June 25, 2021
  • 5:29 am Rugby book Review – Once We Were Lions
  • 5:28 am Crusaders missing All Blacks trio
  • 5:27 am Rugby Rant: Abusive tweets have no place in rugby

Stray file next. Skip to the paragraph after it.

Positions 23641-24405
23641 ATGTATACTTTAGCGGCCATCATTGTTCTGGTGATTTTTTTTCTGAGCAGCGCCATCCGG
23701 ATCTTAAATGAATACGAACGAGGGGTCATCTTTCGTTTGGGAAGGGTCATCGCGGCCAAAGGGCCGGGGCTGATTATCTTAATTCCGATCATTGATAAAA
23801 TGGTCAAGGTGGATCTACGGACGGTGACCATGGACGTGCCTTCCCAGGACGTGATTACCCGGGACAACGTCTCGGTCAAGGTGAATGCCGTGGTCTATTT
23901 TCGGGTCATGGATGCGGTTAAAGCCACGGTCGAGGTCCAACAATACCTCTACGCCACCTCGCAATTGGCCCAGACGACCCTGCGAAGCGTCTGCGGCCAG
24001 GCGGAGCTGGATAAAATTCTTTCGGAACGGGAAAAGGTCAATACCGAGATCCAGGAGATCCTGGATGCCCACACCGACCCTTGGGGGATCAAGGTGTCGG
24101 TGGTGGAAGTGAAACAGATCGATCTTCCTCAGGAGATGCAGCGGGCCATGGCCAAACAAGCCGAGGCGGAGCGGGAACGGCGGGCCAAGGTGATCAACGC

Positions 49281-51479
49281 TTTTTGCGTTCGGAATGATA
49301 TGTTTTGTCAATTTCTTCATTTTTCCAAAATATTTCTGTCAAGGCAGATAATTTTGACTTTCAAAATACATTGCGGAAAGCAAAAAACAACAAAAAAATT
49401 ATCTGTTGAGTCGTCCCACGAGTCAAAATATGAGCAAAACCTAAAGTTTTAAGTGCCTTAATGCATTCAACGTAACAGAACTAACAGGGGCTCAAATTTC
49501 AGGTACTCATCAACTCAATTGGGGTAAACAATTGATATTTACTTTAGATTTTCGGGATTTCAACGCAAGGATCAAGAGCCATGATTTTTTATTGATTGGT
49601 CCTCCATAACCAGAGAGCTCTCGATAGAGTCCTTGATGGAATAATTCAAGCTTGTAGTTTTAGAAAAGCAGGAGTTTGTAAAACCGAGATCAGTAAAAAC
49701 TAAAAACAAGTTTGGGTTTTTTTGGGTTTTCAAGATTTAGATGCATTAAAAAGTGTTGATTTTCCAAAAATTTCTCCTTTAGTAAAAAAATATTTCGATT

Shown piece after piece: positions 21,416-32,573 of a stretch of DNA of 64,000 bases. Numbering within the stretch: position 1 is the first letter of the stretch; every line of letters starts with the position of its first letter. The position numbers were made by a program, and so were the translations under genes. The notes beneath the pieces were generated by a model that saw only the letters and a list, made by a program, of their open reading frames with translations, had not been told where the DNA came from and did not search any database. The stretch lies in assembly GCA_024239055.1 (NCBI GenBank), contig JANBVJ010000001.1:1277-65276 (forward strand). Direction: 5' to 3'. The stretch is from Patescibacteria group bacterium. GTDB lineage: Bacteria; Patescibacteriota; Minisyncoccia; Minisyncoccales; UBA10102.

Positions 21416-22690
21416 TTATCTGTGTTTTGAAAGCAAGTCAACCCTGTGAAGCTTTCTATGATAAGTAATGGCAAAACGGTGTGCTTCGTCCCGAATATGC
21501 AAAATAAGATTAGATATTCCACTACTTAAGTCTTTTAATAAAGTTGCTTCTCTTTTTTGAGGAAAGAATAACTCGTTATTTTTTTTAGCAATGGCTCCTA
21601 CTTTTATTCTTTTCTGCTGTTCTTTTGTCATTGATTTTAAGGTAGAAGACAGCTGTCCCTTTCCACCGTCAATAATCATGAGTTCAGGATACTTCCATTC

• 5:25 am Who should be in and out of the England squad for the Autumn Tests?
  • 7:30 am Committee reaffirms mandatory denominational health plan